A unikernel is a computer program statically linked with the operating system code on which it depends. Unikernels are built with a specialized compiler that identifies the operating system services that a program uses and links it with one or more library operating systems that provide them. Such a program requires no separate operating system and can run instead as the guest of a hypervisor.
The unikernel architecture builds on concepts developed by Exokernel and Nemesis in the late 1990s.
In a library operating system, protection boundaries are pushed to the lowest hardware layers, resulting in:
The library OS architecture has several advantages and disadvantages compared with conventional OS designs. One of the advantages is that since there is only a single address space, there is no need for repeated privilege transitions to move data between user space and kernel space. Therefore, a library OS can provide improved performance by allowing direct access to hardware without having to transition between user mode and kernel mode (on a traditional kernel this transition consists of a single TRAP instruction and is not the same as a context switch). Performance gains may be realised by elimination of the need to copy data between user space and kernel space, although this is also possible with Zero-copy device drivers in traditional operating systems.
A disadvantage is that because there is no separation, trying to run multiple applications side by side in a library OS, but with strong resource isolation, can become complex. In addition, device drivers are required for the specific hardware the library OS runs on. Since hardware is rapidly changing this creates the burden of regularly rewriting drivers to remain up to date.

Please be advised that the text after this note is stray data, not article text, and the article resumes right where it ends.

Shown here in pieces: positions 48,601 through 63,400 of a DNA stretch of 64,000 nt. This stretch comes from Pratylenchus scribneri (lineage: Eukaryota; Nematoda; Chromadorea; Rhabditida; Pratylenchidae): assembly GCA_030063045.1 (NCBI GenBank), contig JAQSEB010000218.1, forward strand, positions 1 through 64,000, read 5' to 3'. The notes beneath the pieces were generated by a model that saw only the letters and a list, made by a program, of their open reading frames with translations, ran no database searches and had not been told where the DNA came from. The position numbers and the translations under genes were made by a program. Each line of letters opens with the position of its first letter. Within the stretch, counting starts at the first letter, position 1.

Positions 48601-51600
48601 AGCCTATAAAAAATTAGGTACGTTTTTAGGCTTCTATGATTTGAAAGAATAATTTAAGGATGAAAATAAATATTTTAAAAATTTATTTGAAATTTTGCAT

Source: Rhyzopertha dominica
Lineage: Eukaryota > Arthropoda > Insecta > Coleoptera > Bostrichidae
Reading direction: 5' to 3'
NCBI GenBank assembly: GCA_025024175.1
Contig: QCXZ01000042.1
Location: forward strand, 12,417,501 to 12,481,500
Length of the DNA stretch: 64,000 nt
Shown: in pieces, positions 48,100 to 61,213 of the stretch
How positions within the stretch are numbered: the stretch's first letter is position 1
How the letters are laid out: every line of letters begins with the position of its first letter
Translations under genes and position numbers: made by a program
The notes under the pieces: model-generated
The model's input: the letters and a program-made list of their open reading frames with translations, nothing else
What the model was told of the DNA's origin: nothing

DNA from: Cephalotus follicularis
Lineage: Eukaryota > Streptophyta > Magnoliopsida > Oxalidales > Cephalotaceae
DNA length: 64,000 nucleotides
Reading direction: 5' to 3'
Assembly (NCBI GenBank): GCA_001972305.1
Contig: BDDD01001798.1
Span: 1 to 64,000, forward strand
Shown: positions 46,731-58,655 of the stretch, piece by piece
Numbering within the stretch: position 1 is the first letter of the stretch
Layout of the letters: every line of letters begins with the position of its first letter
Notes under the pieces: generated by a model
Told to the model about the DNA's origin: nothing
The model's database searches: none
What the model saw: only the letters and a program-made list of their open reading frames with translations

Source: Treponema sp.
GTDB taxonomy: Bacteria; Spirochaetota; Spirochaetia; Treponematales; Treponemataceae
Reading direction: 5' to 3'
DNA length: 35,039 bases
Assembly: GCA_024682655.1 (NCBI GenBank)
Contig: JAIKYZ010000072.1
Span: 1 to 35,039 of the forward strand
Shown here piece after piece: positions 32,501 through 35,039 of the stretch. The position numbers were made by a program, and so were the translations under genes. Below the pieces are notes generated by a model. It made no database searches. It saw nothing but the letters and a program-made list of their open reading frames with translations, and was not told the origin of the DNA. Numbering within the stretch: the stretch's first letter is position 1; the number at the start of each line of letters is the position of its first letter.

OS virtualization can overcome some of these drawbacks on commodity hardware. A modern hypervisor provides virtual machines with CPU time and strongly isolated virtual devices. A library OS running as a virtual machine only needs to implement drivers for these stable virtual hardware devices and can depend on the hypervisor to drive the real physical hardware. However, protocol libraries are still needed to replace the services of a traditional operating system. Creating these protocol libraries is where the bulk of the work lies when implementing a modern library OS. Additionally, reliance on a hypervisor may reintroduce performance overheads when switching between the unikernel and hypervisor, and when passing data to and from hypervisor virtual devices.
By reducing the amount of code deployed, unikernels necessarily reduce the likely attack surface and therefore have improved security properties.
An example unikernel-based messaging client has around 4% the size of the equivalent code bases using Linux.
Due to the nature of their construction, it is possible to perform whole-system optimisation across device drivers and application logic, thus improving on the specialisation. For example, off-the-shelf applications such as nginx, SQLite, and Redis running over a unikernel have shown a 1.7x-2.7x performance improvement.
Unikernels have been regularly shown to boot extremely quickly, in time to respond to incoming requests before the requests time-out.
Unikernels lend themselves to creating systems that follow the service-oriented or microservices software architectures.
The high degree of specialisation means that unikernels are unsuitable for the kind of general purpose, multi-user computing that traditional operating systems are used for. Adding additional functionality or altering a compiled unikernel is generally not possible and instead the approach is to compile and deploy a new unikernel with the desired changes.
. . . nearly all system calls [are] invoked from C programs by calling a library procedure . . . The library procedure . . . executes a TRAP instruction to switch from user mode to kernel mode and start execution . . .